By Trevor Chappell
(Australian Associated Press)
The competition watchdog’s push to make Telstra cut prices for other telcos accessing its copper wire network could affect future investment decisions and eat into profits.
Telstra estimates that the ruling by the Australian Competition and Consumer Commission last Friday will cut $80 million from the telco’s revenue and earnings.
Chief executive Andy Penn, who on Tuesday addressed his first Telstra annual general meeting since becoming chief executive in May, said the telco was considering an appeal against the ACCC’s order for a 10 per cent price cut.
Mr Penn said any regulated entity should be concerned by the ACCC’s decision, which went against the watchdog’s own principles.
Those principles should allow a regulated company investing in infrastructure, such as Telstra, to recover the costs of providing that infrastructure to every body that uses it.
Otherwise, investment in important infrastructure was unlikely to be made.
“If we’re not able to recover the costs, which is what the principles say, then obviously that has to influence decisions in the future,” Mr Penn told reporters after the meeting.
“The short-term implication is that it impacts Telstra’s profitability by up to $80 million in FY16 (2015/16 financial year).
“But it also introduces price instability during an important period to the NBN (National Broadband Network), so I don’t think it could be good for anybody.”
Telstra had argued that the migration of services to the NBN meant it had to charge its remaining fixed line customers more to maintain the same level of service.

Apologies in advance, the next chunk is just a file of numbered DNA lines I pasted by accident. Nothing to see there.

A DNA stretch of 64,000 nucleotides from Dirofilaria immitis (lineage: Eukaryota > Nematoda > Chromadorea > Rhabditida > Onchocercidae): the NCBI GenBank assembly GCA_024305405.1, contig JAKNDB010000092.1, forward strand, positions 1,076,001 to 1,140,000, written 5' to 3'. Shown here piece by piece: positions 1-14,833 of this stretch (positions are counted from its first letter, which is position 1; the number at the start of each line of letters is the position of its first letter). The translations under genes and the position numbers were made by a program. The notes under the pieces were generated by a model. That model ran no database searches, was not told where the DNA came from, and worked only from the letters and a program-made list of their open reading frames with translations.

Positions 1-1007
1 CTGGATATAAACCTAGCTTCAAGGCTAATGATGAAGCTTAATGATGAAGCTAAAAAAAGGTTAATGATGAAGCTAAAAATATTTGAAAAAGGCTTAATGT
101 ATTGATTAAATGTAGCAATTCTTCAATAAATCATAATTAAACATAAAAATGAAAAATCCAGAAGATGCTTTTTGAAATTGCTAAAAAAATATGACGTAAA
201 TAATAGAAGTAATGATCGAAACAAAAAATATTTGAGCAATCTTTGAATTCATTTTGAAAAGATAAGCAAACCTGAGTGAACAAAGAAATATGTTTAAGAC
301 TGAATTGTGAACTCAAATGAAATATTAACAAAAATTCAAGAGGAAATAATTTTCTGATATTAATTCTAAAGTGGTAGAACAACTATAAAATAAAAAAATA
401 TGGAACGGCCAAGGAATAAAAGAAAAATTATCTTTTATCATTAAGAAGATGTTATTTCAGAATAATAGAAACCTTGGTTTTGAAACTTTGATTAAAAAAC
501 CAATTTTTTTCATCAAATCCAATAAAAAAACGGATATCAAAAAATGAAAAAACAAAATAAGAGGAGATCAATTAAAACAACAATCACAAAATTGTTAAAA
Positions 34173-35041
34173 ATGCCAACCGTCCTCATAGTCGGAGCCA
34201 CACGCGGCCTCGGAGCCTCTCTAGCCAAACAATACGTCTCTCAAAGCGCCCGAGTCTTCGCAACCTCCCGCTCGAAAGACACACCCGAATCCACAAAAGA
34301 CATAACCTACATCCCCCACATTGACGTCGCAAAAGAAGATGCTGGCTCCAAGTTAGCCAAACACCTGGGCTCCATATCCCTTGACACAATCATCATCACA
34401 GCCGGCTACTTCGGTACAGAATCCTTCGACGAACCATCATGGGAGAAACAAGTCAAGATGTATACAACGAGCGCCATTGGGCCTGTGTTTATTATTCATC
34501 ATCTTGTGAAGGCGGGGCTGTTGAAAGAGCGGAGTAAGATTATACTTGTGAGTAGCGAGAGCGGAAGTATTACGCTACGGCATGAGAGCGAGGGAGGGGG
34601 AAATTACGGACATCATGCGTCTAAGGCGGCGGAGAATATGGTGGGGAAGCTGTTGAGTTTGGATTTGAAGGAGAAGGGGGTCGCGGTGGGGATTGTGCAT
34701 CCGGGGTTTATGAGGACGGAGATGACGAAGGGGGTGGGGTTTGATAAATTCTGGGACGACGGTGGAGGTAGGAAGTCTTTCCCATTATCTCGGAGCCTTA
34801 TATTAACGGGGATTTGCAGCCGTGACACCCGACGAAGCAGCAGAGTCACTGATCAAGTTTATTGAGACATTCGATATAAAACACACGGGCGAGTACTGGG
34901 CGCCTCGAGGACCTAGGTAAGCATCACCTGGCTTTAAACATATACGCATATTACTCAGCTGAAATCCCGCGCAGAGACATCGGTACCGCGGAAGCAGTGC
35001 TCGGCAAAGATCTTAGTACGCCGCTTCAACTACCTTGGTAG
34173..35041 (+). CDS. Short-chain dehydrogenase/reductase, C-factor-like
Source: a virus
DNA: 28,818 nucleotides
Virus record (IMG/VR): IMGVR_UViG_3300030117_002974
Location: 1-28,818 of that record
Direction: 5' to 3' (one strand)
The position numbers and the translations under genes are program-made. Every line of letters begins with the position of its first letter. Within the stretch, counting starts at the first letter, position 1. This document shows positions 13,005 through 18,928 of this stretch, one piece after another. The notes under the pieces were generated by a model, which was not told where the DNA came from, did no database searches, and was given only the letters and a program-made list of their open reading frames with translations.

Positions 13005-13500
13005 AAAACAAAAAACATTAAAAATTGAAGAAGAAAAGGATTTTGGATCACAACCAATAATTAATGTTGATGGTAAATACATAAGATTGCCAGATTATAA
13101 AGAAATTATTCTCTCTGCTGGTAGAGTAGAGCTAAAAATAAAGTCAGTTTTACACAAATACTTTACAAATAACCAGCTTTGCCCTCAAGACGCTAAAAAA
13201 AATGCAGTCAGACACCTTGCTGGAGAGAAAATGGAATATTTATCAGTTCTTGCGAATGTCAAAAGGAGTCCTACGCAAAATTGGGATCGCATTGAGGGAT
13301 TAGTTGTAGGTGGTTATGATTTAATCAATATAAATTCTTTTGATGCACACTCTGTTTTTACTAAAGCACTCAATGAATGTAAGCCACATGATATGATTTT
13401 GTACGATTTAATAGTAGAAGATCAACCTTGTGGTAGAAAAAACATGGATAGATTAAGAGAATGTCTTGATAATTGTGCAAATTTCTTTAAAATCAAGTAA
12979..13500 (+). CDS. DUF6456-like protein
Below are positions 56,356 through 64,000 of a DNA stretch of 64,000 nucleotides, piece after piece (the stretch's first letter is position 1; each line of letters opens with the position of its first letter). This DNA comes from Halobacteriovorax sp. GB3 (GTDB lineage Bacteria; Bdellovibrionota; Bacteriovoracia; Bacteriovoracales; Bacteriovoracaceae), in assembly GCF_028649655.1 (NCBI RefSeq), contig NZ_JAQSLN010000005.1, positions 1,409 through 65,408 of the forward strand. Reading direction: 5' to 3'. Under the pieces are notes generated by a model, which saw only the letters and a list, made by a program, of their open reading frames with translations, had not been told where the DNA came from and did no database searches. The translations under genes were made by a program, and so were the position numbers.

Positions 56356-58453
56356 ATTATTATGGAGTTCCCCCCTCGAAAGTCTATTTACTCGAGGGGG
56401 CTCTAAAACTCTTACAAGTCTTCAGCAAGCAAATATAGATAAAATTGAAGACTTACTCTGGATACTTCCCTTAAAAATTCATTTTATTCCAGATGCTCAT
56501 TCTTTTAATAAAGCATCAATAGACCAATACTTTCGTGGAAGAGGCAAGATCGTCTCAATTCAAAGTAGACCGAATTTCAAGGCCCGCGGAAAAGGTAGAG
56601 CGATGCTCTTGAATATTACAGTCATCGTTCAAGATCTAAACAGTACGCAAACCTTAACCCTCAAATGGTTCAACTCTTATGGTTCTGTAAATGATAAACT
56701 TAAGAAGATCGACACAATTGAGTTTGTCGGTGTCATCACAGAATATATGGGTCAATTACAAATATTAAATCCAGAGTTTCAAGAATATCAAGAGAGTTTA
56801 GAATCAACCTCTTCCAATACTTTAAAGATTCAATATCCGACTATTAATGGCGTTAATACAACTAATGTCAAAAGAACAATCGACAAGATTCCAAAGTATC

Telstra had 211,000 NBN customers at June 30.
Mr Penn said a separate ACCC ruling on wholesale prices for mobile terminating access services would reduce revenue by $350 million but not have a material effect on earnings before interest, tax, depreciation and amortisation.
Telstra made a $4.23 billion profit in 2014/15, and lifted total dividends for the year to 30.5 cents per share, up 3.4 per cent on the prior year.
The telco also completed a $1 billion share buy-back.
The annual gathering of Telstra shareholders was a surprisingly short and tame affair, given that the telco has such a large base of “mum and dad” investors.
Questions on the company’s business and financial reports opened with more than a minute of silence from shareholders, and the five subsequent questions from the floor required barely 20 minutes in total to cover.